- Frequency bands are commonly expressed in octaves and decades
- Volume settings (attenuation) and gain are expressed in decibels (dB)
- Treble falls off rapidly with distance – exponentially in fact
The common ground is that all of these quantities are logarithmic (the inverse of logarithmic is exponential).
Well, it turns out that reclusive tribes deep in the Amazon think the same way. So do small children.
Click the link above for a fascinating look at the Munduruku tribe and its numerical methods. (They can only count to five!)
And click here to learn more about logarithms in audio.
I happened across an insightful rendition of audiophile history from wax to SACD.
Not much new here (the text was last revised in 2005), but the treatment of the subject is both well-considered and insightful. Kudos to Lynn Olson for yet another contribution to our hobby.
One thing is abundantly clear from my studies: the Bay Area has played (and is playing) a BIG role in recorded sound.
Guest Article by Steve C
I spent time on Sunday listening to the 3 or 4 rooms that I had singled out from Saturday’s recon. I wanted to hear four speakers, but only got good time in the sweet spot and under good conditions for two of the four.
After reading Harry Pearson’s review praising the Reference 3A Grand Veena speakers, I spent 90 minutes – almost all of it in the sweet spot – listening to these, as I am very interested in something so highly praised AND which I might possibly actually someday afford. They did not disappoint; I loved them. They were shown with a front end and pre-amp of which I had never heard, though I do not think they are cutting edge or state of the art, and on Sunday, Arion Audio 500 watt digital monoblocks, which were part of what I though was a great sound. I was listening to Diane Krall, and other female vocalists, and jazz trios.
I could not get good quality time in either the Hansen room or the Focal room. People talking or laughing, or no seats, or bad source material.
Though I thought that I wanted the Benchmark DAC, the system was one being used in was unimpressive in the time I was listening, (and there has been almost a retraction of the very amazing initial review in TAS). I heard one, the Hegel HD-10, for less ($ 1,200) in an all Hegel system (with Dali Mentor speakers). This system sounded SO good that I figure if the DAC is the worst / weakest link, it is still way good enough. According to the rep, Hegel is just entering the American market.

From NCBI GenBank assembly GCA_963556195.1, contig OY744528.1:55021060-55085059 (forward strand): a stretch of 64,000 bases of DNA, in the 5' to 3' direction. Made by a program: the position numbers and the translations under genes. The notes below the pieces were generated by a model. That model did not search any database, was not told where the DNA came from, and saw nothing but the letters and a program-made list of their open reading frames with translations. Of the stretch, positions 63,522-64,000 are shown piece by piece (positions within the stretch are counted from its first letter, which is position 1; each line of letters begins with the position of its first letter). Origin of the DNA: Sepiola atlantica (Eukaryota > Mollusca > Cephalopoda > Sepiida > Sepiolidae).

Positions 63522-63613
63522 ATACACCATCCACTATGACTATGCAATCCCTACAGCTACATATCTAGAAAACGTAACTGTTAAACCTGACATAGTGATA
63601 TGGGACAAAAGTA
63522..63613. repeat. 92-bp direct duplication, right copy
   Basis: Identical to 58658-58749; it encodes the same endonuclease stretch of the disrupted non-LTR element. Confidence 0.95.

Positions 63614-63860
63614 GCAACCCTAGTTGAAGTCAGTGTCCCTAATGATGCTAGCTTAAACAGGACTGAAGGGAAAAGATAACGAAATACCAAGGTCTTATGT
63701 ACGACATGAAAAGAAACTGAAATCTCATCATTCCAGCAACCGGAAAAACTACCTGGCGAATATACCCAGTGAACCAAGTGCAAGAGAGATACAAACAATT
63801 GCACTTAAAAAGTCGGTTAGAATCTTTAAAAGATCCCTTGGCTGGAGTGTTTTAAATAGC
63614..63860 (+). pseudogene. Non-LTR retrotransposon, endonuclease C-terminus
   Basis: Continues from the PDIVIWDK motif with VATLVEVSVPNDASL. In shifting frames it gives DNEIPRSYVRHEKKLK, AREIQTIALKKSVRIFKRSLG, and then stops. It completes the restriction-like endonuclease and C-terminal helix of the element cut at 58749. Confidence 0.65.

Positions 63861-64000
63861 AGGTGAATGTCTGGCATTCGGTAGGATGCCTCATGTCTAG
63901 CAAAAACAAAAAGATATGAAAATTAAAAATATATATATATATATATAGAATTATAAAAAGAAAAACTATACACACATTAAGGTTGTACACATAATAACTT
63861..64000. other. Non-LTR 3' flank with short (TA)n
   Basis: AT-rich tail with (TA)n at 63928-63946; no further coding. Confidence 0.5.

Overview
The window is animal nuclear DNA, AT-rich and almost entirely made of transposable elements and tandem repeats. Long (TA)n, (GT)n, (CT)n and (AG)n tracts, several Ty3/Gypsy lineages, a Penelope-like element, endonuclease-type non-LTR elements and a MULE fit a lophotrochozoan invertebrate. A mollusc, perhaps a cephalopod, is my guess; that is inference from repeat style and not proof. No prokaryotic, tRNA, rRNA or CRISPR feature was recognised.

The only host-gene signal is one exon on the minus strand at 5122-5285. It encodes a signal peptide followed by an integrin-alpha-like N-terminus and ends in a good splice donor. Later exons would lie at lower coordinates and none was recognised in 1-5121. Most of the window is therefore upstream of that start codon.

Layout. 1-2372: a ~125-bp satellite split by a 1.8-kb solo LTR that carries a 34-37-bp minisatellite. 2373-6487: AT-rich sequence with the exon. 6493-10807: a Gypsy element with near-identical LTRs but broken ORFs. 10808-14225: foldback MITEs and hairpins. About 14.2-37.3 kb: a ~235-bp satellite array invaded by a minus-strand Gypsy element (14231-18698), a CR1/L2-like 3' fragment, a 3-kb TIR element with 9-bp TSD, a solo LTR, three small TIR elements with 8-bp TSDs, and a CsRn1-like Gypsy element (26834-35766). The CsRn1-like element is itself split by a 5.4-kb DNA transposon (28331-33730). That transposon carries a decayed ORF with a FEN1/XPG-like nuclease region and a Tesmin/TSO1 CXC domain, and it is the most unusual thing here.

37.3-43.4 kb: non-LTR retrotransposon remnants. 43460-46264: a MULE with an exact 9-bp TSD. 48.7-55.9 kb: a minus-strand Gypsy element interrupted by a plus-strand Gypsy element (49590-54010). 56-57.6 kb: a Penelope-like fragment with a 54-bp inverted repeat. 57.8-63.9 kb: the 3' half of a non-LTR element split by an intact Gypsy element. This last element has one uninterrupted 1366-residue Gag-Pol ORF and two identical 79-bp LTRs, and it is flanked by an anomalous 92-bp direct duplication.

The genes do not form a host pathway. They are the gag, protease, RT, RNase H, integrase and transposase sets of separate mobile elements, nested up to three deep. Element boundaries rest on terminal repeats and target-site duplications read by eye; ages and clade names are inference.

But, the highlight for me, and best sound I heard at the show, and the best sound I have EVER heard…
…is the new mbl model 111. Here, demonstrated in a system fed by the mbl CD transport, mbl DAC, mbl preamp, and mbl monoblock power amps – 880 watts, “at this load” per side. The rep was using cd’s, alternating with an Apple G5 computer used as music server. Actually, there were computers used as servers in almost EVERY system at the show. Some also used cd, and fewer also spun vinyl, but everyone had computers. And some show attendees brought music they wanted to hear on portable hard drives! Some were also asking to copy one-of-a-kind demo material onto their drives.
I don’t know where everyone was Sunday – they were at the show in great numbers – but they were not where I was. It was ideal. I had more than 90 minutes in the best chair in the mbl room. Occasionally, others would come in, and if they sat, I would offer up the best seat in Denver. Most declined, and a few took it, but it was only a few minutes before I could once again have it.
I cannot wrap my head around the fact that there are TWO speakers above this one in the mbl line, especially when this one is SO good.
According to the rep, all midrange and high frequency drivers – the pulsing spheres – are identical throughout the mbl line. At the bass end of the spectrum, this new 111 speaker is flat down to 20 hz, according to the rep. I do not doubt him.
I can tell you that I was listening to a pop singer with acoustic guitar from a recording made in an LA FM radio station studio. While listening with my eyes shut, I heard someone else in the room start singing, and in one of those “sounds-too-much-like-bullshit-to-really-have-happened” moments, I opened my eyes to see who was rude enough to do this, and – say it with me – it was the backing vocalist from the recording. The reproduced voice was indistinguishable from a live person directly in front of me, which was my immediate assumption.
My hand to God, I was fooled.